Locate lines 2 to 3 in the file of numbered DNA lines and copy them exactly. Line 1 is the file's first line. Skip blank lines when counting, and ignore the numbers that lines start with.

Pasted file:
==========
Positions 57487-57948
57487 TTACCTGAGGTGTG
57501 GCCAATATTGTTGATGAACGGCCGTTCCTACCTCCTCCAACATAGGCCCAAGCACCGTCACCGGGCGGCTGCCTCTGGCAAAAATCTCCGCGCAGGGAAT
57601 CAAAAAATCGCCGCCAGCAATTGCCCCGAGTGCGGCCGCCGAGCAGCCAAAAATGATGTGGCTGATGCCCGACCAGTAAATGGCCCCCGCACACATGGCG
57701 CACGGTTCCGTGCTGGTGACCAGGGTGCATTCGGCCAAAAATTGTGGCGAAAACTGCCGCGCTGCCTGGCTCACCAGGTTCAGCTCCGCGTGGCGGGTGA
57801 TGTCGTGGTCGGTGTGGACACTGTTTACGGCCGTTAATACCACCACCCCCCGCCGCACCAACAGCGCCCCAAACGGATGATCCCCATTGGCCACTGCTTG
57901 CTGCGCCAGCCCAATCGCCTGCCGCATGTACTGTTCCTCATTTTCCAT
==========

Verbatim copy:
57487 TTACCTGAGGTGTG
57501 GCCAATATTGTTGATGAACGGCCGTTCCTACCTCCTCCAACATAGGCCCAAGCACCGTCACCGGGCGGCTGCCTCTGGCAAAAATCTCCGCGCAGGGAAT